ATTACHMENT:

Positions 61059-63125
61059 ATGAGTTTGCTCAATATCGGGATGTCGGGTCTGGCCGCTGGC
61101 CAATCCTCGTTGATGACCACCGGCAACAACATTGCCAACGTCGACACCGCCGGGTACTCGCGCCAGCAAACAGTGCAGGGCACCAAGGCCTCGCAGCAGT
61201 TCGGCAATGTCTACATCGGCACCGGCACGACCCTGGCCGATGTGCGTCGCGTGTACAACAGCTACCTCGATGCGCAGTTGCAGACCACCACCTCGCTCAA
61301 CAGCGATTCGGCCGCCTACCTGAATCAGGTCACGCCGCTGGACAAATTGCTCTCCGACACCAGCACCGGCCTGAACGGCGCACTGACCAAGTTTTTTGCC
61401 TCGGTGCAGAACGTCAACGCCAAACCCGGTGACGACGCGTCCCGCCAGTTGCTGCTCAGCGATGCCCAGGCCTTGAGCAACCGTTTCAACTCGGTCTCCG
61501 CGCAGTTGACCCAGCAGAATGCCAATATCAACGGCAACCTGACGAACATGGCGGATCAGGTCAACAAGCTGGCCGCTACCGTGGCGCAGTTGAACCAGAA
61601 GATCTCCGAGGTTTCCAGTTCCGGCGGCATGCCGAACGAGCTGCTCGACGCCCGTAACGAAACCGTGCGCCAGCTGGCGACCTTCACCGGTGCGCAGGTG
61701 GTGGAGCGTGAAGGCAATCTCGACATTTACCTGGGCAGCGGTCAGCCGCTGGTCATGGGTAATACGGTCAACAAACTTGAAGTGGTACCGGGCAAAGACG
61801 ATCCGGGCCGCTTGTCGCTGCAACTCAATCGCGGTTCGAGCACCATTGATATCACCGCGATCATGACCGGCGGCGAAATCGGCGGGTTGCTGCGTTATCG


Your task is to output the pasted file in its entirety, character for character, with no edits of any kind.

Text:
Positions 61059-63125
61059 ATGAGTTTGCTCAATATCGGGATGTCGGGTCTGGCCGCTGGC
61101 CAATCCTCGTTGATGACCACCGGCAACAACATTGCCAACGTCGACACCGCCGGGTACTCGCGCCAGCAAACAGTGCAGGGCACCAAGGCCTCGCAGCAGT
61201 TCGGCAATGTCTACATCGGCACCGGCACGACCCTGGCCGATGTGCGTCGCGTGTACAACAGCTACCTCGATGCGCAGTTGCAGACCACCACCTCGCTCAA
61301 CAGCGATTCGGCCGCCTACCTGAATCAGGTCACGCCGCTGGACAAATTGCTCTCCGACACCAGCACCGGCCTGAACGGCGCACTGACCAAGTTTTTTGCC
61401 TCGGTGCAGAACGTCAACGCCAAACCCGGTGACGACGCGTCCCGCCAGTTGCTGCTCAGCGATGCCCAGGCCTTGAGCAACCGTTTCAACTCGGTCTCCG
61501 CGCAGTTGACCCAGCAGAATGCCAATATCAACGGCAACCTGACGAACATGGCGGATCAGGTCAACAAGCTGGCCGCTACCGTGGCGCAGTTGAACCAGAA
61601 GATCTCCGAGGTTTCCAGTTCCGGCGGCATGCCGAACGAGCTGCTCGACGCCCGTAACGAAACCGTGCGCCAGCTGGCGACCTTCACCGGTGCGCAGGTG
61701 GTGGAGCGTGAAGGCAATCTCGACATTTACCTGGGCAGCGGTCAGCCGCTGGTCATGGGTAATACGGTCAACAAACTTGAAGTGGTACCGGGCAAAGACG
61801 ATCCGGGCCGCTTGTCGCTGCAACTCAATCGCGGTTCGAGCACCATTGATATCACCGCGATCATGACCGGCGGCGAAATCGGCGGGTTGCTGCGTTATCG